A careful comparison, however, of Washington's Rules with the Hawkins version renders it doubtful whether the Virginia boy used the work of the London boy. The differences are more than the resemblances. If in some cases the faults of the Washington version appear gratuitous, the printed copy being before him, on the other hand it often suggests a closer approach to the French of which language Washington is known to have been totally ignorant. As to the faults, where Hawkins says ceremonies "are too troublesome," Washington says they "is troublesome;" where the former translates correctly that one must not approach where "another readeth a letter," Washington has "is writing a letter;" where he writes "infirmityes" Washington has "Infirmaties;" the printed "manful" becomes "manfull," and "courtesy" "curtesie." Among the variations which suggest a more intimate knowledge of French idioms than that of Hawkins the following may be mentioned. The first Maxim with which both versions open is: "Que toutes actions qui se font publiquement fassent voir son sentiment respectueux
Soon after Jerome's arrival in Baltimore one of his suite, M. Rubelle his father a member of the famous French Directory married a young lady of that city, to whom Jerome said, "Jamais je n'épouserai une demoiselle Américaine." "Ne soyez pas si sûr," replied she: "Mademoiselle Patterson est si belle que la voir c'est l'épouser." Mrs.
'We must get to the opposite bank, for all that. "Mignonne, allons voir si la rose, Qui ce matin avoit desclose...." "We clasped hands and set forth on our little traversée, our landmark an odd-shaped needle of spar on the further side. My faith! it was simple. The paveurs of Nature had left the road a trifle rough, that was all.
His little very little essays on the verse of the French Renaissance are extremely unsatisfactory. His criticism of Ronsard's Mignonne, allons voir si la rose is a little masterpiece of delicate discrimination: If it be asked why this should have become the most famous of Ronsard's poems, no answer can be given save the "flavour of language." It is the perfection of his tongue.
Every Action done in Company ought to be with Some Sign of Respect, to those that are Present. Chapter ii. 1. Que toutes actions qui se font publiquement fassent voir son sentiment respectueux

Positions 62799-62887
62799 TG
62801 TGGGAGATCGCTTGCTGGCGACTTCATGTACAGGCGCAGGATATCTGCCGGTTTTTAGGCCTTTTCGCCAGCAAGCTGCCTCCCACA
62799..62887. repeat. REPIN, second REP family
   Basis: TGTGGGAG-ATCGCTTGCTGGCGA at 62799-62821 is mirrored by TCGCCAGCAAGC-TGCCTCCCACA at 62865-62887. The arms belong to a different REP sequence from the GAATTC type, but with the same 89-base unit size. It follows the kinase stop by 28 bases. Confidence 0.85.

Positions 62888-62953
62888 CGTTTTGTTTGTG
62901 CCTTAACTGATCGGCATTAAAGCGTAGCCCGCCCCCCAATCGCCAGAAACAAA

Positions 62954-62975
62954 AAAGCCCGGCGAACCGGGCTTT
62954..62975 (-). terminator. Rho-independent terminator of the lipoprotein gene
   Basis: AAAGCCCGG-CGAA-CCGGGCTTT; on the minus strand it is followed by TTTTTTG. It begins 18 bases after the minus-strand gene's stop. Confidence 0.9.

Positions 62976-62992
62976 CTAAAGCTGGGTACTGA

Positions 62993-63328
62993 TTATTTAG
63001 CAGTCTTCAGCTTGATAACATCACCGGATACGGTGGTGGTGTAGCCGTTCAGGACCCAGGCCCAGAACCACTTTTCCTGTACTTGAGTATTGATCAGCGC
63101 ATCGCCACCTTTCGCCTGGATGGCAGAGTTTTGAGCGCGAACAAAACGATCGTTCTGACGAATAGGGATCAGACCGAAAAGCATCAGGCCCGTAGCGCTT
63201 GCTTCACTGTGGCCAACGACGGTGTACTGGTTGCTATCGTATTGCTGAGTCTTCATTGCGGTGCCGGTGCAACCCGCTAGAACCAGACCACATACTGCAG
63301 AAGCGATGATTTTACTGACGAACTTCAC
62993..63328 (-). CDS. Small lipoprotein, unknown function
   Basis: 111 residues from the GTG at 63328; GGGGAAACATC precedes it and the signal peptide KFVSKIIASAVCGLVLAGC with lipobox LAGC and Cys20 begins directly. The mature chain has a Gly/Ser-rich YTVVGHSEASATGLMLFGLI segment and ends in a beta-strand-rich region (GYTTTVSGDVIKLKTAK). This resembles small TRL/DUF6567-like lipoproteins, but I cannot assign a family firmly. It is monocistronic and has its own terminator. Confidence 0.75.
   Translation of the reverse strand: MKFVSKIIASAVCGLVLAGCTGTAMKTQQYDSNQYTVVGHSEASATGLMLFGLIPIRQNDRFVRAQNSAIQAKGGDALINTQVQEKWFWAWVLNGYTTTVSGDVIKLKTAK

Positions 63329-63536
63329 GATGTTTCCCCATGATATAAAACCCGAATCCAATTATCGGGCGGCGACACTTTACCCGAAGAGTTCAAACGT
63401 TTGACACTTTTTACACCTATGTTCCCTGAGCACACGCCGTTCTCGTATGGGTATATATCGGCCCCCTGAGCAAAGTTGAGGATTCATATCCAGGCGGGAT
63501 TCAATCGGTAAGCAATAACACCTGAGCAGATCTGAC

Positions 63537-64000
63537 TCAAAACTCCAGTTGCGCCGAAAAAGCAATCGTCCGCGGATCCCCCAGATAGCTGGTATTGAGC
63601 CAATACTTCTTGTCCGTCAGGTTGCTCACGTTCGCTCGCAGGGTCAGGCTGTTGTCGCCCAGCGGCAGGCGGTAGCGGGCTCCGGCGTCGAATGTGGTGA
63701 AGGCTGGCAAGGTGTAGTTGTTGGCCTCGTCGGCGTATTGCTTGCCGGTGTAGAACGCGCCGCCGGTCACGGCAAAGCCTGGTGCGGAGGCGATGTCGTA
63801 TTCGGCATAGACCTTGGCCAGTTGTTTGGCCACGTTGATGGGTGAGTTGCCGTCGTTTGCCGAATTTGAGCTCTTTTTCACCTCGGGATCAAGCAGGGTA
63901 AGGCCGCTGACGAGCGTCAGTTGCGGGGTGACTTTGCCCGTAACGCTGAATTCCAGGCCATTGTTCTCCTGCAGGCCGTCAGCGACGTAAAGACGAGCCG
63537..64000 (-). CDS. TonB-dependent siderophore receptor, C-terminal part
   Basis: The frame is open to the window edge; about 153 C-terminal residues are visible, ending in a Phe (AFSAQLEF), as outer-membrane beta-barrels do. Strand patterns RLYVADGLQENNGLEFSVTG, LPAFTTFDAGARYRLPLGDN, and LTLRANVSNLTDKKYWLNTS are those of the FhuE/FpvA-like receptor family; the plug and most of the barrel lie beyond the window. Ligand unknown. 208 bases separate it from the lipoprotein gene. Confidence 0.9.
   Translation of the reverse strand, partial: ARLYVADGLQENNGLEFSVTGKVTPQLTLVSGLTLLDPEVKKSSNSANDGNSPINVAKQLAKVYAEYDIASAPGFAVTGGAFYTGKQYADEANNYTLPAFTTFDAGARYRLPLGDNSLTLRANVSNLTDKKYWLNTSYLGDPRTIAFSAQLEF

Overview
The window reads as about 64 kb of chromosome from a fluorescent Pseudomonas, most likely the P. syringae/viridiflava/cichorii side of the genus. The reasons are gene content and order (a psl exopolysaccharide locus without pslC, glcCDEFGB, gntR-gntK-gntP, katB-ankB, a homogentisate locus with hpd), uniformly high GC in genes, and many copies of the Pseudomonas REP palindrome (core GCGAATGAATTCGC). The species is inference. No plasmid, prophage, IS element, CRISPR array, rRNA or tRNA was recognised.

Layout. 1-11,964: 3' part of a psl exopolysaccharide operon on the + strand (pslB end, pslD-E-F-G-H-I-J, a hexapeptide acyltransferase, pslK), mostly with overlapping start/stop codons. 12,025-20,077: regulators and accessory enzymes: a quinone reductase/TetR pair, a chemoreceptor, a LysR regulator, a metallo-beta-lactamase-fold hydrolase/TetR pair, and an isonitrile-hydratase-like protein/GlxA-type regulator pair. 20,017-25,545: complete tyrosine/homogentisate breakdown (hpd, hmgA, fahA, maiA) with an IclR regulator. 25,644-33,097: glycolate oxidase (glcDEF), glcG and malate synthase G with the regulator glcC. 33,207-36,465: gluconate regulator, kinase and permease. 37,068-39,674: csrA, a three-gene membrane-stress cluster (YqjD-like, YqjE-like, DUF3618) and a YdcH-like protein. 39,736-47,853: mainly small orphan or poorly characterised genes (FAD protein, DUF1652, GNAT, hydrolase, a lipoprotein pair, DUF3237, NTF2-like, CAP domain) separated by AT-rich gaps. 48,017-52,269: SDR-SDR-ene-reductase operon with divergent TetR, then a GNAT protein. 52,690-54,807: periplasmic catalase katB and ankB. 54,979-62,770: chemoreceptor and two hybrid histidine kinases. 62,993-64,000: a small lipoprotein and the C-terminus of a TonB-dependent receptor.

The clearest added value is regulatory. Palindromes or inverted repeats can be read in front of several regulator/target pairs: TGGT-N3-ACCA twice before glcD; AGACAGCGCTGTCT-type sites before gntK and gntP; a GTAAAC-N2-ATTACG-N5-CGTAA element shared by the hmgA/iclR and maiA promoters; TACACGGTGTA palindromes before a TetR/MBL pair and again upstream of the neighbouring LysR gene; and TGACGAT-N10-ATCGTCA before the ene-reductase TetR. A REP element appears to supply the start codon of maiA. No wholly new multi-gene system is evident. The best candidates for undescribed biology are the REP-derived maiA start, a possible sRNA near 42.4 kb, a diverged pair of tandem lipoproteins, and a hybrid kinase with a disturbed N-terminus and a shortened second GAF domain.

"I'm terribly late," he said. "I must drive straight along to the hospital. I'll see you to-night. We're having a few old friends in to dinner. Run along now. Your Aunt Lucile will be waiting for you." His omission to mention Paula had been fairly palpable. Her reply, "All right, dad, till to-night, then. Au 'voir" had been, she knew, as brittle and sharp-edged as a bit of broken glass.
As soon as she came to town, we went to make a morning visit; it was past five o'clock; we were shown into a beautiful drawing-room, and the man-servant, without knocking at the door, went into the room which was adjacent, and we heard her call out, "J'irai la voir! j'irai la voir!" and when the man-servant came out, he said, "Madame est désolée, mais elle est en chemise."
A Russian Princess Galitzin, too, demands to see me in the heroic vein; "Elle vouloit traverser les mers pour aller voir S.W.S.," and offers me a rendezvous at my hotel. This is precious tomfoolery; however, it is better than being neglected like a fallen sky-rocket, which seemed like to be my fate last year. We went to Saint Cloud with my old friend Mr.
Now and then his exaggeration is merely amusing, as where he tells us that Swift, "as early as in his first two years after quitting Dublin, was accomplished in French," the only authority for such a statement being a letter of recommendation from Temple saying that he "had some French." Such compulsory testimonials are not on their voir dire any more than epitaphs.
Je ne vais toujours pas bien a cause de la tristesse et de l'inquietude que tout cela m'a cause, mais il ne faut pas etre inquiete pour moi; ca se passera dans un jour ou deux, tu sais que je suis tres impressionnable. "Il me prend de temps en temps d'angoissantes envies de te voir.